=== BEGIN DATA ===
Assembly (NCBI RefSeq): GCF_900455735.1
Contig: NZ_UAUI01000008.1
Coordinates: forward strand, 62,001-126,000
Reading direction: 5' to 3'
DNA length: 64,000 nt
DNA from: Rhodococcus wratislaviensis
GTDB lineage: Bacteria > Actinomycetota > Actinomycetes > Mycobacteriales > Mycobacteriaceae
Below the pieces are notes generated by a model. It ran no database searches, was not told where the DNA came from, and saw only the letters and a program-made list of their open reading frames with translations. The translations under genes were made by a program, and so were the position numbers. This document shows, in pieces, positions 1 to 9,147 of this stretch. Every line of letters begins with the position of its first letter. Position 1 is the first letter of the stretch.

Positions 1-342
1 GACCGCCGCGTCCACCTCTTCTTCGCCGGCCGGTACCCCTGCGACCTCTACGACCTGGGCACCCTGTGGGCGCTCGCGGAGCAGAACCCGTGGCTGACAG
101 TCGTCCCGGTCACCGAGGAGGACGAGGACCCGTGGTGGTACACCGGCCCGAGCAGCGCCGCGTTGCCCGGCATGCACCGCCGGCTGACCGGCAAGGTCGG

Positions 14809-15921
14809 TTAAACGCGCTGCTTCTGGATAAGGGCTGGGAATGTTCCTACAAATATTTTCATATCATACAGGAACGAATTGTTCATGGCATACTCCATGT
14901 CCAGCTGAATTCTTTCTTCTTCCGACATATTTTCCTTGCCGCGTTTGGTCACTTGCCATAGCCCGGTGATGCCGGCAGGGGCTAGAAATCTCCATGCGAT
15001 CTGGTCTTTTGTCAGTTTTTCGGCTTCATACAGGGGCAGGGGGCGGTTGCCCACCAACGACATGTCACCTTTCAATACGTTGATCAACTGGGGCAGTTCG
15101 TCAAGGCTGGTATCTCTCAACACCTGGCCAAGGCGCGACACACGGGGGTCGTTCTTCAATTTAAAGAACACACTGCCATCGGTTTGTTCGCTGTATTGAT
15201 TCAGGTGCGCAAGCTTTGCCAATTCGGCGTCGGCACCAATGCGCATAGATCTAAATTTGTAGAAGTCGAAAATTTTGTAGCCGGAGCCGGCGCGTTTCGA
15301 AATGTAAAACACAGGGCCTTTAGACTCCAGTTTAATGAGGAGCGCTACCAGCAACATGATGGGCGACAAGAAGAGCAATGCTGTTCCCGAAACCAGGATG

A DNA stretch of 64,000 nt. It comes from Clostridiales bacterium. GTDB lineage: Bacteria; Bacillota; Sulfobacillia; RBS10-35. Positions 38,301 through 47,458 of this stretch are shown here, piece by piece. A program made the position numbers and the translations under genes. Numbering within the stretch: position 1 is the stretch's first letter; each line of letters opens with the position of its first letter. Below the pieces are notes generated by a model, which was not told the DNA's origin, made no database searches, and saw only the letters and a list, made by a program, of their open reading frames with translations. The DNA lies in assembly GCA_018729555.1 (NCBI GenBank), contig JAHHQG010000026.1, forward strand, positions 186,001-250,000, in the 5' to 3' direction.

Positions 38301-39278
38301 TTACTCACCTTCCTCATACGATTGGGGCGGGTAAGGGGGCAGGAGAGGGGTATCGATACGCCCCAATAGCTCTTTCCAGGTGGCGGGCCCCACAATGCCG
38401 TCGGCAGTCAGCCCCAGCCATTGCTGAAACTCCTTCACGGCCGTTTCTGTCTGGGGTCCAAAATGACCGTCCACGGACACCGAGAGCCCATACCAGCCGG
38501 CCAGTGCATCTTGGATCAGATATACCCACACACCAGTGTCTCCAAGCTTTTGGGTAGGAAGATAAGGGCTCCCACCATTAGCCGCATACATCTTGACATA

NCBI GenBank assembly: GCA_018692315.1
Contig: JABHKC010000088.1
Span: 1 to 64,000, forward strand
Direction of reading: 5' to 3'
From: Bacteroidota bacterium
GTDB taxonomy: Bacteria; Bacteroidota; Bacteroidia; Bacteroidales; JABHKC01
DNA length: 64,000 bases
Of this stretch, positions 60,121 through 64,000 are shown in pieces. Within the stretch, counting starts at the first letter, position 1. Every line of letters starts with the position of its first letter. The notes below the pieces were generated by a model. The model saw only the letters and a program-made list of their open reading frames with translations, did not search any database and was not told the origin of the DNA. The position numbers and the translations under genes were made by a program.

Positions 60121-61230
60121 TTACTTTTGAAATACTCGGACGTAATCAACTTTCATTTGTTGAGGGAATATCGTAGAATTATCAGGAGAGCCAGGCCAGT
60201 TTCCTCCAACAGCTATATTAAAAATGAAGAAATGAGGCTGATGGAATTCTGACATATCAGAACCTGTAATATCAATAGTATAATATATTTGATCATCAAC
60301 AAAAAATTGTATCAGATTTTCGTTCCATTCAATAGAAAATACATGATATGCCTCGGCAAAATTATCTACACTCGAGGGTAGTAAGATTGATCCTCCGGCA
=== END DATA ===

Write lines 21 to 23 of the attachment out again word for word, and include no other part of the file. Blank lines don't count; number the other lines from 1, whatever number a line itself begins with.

38301 TTACTCACCTTCCTCATACGATTGGGGCGGGTAAGGGGGCAGGAGAGGGGTATCGATACGCCCCAATAGCTCTTTCCAGGTGGCGGGCCCCACAATGCCG
38401 TCGGCAGTCAGCCCCAGCCATTGCTGAAACTCCTTCACGGCCGTTTCTGTCTGGGGTCCAAAATGACCGTCCACGGACACCGAGAGCCCATACCAGCCGG
38501 CCAGTGCATCTTGGATCAGATATACCCACACACCAGTGTCTCCAAGCTTTTGGGTAGGAAGATAAGGGCTCCCACCATTAGCCGCATACATCTTGACATA